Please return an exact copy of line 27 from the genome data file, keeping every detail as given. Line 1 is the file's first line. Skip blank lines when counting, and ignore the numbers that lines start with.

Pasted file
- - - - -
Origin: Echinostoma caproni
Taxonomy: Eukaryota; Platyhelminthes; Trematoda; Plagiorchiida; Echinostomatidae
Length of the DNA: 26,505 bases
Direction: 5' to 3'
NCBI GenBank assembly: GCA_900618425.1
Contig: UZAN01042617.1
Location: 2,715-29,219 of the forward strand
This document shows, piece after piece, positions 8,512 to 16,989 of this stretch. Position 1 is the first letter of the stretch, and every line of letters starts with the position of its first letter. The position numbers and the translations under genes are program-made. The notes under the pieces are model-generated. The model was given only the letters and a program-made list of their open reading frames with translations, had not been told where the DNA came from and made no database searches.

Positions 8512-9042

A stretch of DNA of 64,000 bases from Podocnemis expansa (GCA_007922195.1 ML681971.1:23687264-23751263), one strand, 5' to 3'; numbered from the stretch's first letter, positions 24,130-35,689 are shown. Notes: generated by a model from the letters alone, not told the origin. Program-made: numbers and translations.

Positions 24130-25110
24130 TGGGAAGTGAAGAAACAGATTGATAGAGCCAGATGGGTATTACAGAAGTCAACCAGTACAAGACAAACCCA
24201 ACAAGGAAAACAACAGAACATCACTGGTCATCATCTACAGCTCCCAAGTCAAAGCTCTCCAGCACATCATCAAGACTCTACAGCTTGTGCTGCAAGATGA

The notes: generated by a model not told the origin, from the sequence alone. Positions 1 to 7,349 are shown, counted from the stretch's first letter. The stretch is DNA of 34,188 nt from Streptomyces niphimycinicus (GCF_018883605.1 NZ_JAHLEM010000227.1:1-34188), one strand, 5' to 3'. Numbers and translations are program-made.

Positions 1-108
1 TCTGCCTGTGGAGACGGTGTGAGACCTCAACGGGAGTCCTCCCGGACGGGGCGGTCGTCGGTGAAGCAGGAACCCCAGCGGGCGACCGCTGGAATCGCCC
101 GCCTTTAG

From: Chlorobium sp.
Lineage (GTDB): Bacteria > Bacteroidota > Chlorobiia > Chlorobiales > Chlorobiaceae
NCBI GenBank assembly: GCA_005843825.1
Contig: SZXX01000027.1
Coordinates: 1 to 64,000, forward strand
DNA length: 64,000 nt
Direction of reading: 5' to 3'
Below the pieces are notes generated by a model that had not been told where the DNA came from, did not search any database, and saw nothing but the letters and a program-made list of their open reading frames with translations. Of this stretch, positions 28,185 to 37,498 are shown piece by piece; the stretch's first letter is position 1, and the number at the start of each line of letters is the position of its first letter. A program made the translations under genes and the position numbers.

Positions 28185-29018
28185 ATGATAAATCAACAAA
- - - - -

28185 ATGATAAATCAACAAA